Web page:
Physical and computational analysis of the yeast Kluyveromyces lactis secreted proteome

New England Biolabs, Ipswich, MA 01938, USA.
Proteomics (Impact Factor: 3.81). 07/2008; 8(13):2714-23. DOI: 10.1002/pmic.200700764
Source: PubMed


Secretion of proteins is the most common approach to protein expression in Kluyveromyces lactis. A proteomic analysis was performed on spent fermentation medium following bioreactor propagation of a wild-type industrial strain to identify proteins naturally secreted by K. lactis cells. Multidimensional separations were conducted and RP online ESI-MS/MS analysis identified 81 secreted proteins. In addition, an in silico analysis predicted 178 K. lactis proteins to be secreted via the general secretory pathway (GSP). These two datasets were compared and approximately 70% of the K. lactis proteins detected in the culture medium possessed a GSP sequence. The detected proteins included those involved with cell wall structure and synthesis, carbohydrate metabolism, and proteolysis, a result that may have significant bearing on heterologous protein expression. Additionally, both the experimental and in silico datasets were compared to similar, previously published datasets for Candida albicans. With the methodology presented here, we provide the deepest penetration into a yeast secretome yet reported.

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Available from: Christopher Taron, May 24, 2015
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    • "In the classical pathway, proteins that contain a specific N-terminal signal sequence are translocated into the ER, transported to the Golgi and then secreted by secretory vesicles [30,32,33]. Accumulating evidence indicates that a large number of signal-less proteins can also be secreted through the non-classical pathway [1,2,4,5,10,21,23,31], [34], including metabolic enzymes, chaperones, translation factors, and transcriptional regulators [5,8,9,11,20-24,31,34-37]. Glyceraldehyde-3-phosphate dehydrogenase (GAPDH) is a glycolytic enzyme and has been shown by immuno-transmission electron microscopy (immuno-TEM) to be present on the surface of Candida albicans and Saccharomyces cerevisiae[14]. Using the immuno-TEM technique, another glycolytic enzyme, enolase, was also found on the surface of Listeria monocytogenes[24]. "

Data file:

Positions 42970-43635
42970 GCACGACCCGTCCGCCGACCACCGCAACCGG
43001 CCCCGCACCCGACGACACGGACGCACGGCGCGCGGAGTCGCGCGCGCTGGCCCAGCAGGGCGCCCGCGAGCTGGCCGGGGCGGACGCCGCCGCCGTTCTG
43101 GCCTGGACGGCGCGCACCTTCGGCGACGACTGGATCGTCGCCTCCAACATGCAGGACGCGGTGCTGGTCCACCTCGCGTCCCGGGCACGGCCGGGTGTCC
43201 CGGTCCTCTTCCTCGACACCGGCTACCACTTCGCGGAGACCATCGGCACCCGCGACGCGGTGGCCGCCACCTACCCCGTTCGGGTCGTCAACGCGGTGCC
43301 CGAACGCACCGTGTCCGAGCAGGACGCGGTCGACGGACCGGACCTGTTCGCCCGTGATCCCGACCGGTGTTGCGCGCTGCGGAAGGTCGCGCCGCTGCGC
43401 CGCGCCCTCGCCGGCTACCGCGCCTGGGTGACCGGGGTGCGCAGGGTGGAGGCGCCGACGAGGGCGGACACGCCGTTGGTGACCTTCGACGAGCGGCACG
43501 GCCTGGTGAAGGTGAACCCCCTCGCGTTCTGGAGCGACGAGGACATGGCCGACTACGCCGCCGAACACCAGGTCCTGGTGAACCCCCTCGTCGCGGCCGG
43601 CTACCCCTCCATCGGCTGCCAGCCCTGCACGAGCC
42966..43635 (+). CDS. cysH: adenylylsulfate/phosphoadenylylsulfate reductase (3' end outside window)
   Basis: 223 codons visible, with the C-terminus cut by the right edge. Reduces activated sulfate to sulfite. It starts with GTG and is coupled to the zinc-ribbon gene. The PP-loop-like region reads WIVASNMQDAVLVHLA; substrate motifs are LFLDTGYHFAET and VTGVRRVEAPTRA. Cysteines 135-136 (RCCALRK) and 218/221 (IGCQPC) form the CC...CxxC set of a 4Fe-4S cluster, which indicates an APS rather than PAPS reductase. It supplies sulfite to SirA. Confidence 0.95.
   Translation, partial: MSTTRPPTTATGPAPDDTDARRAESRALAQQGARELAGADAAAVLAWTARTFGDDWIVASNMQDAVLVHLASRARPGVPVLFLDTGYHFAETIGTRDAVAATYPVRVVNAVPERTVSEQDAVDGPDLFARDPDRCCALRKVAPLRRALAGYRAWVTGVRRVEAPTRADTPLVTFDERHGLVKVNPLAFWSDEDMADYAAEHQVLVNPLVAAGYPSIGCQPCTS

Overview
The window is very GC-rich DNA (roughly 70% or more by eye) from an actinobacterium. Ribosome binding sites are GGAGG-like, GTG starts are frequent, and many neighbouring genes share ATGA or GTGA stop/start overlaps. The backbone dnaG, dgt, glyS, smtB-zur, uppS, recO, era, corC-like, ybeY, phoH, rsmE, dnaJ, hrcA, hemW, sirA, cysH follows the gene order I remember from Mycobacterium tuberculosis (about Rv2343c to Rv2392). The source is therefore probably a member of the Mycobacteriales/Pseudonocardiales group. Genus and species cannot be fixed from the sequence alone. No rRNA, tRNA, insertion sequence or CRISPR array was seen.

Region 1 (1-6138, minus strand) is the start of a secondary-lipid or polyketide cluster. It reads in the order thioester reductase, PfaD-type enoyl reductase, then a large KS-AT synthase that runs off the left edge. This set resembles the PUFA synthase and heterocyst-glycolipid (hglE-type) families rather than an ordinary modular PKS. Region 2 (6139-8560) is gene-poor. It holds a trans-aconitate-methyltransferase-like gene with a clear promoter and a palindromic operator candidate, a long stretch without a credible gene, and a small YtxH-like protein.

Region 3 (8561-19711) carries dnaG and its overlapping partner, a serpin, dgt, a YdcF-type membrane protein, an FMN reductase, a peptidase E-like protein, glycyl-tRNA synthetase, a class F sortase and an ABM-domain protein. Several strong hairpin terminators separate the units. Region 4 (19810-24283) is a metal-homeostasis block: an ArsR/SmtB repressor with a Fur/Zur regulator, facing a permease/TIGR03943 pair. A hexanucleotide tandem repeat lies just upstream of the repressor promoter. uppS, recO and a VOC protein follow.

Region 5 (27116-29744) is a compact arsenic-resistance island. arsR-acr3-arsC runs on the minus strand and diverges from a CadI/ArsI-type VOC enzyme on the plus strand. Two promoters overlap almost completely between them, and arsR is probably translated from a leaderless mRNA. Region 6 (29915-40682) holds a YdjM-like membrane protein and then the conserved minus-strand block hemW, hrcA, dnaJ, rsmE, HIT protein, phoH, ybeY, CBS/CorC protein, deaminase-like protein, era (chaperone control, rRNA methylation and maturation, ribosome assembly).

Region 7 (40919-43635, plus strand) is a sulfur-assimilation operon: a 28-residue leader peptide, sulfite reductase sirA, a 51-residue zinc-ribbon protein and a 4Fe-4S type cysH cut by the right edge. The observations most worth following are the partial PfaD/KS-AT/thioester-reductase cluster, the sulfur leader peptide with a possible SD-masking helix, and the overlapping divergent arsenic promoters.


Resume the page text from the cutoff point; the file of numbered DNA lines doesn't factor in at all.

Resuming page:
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    ABSTRACT: Protein secretion is a fundamental process in all living cells. Proteins can either be secreted via the classical or non-classical pathways. In Saccharomyces cerevisiae, gluconeogenic enzymes are in the extracellular fraction/periplasm when cells are grown in media containing low glucose. Following a transfer of cells to high glucose media, their levels in the extracellular fraction are reduced rapidly. We hypothesized that changes in the secretome were not restricted to gluconeogenic enzymes. The goal of the current study was to use a proteomic approach to identify extracellular proteins whose levels changed when cells were transferred from low to high glucose media. We performed two iTRAQ experiments and identified 347 proteins that were present in the extracellular fraction including metabolic enzymes, proteins involved in oxidative stress, protein folding, and proteins with unknown functions. Most of these proteins did not contain typical ER-Golgi signal sequences. Moreover, levels of many of these proteins decreased upon a transfer of cells from media containing low to glucose media. Using an extraction procedure and Western blotting, we confirmed that the metabolic enzymes (glyceraldehyde-3-phosphate dehydrogenase, 3-phosphoglycerate kinase, glucose-6-phosphate dehydrogenase, pyruvate decarboxylase), proteins involved in oxidative stress (superoxide dismutase and thioredoxin), and heat shock proteins (Ssa1p, Hsc82p, and Hsp104p) were in the extracellular fraction during growth in low glucose and that the levels of these extracellular proteins were reduced when cells were transferred to media containing high glucose. These proteins were associated with membranes in vesicle-enriched fraction. We also showed that small vesicles were present in the extracellular fraction in cells grown in low glucose. Following a transfer from low to high glucose media for 30 minutes, 98% of these vesicles disappeared from the extracellular fraction. Our data indicate that transferring cells from low to high glucose media induces a rapid decline in levels of a large number of extracellular proteins and the disappearance of small vesicles from the extracellular fraction. Therefore, we conclude that the secretome undergoes dynamic changes during transition from glucose-deficient to glucose-rich media. Most of these extracellular proteins do not contain typical ER signal sequences, suggesting that they are secreted via the non-classical pathway.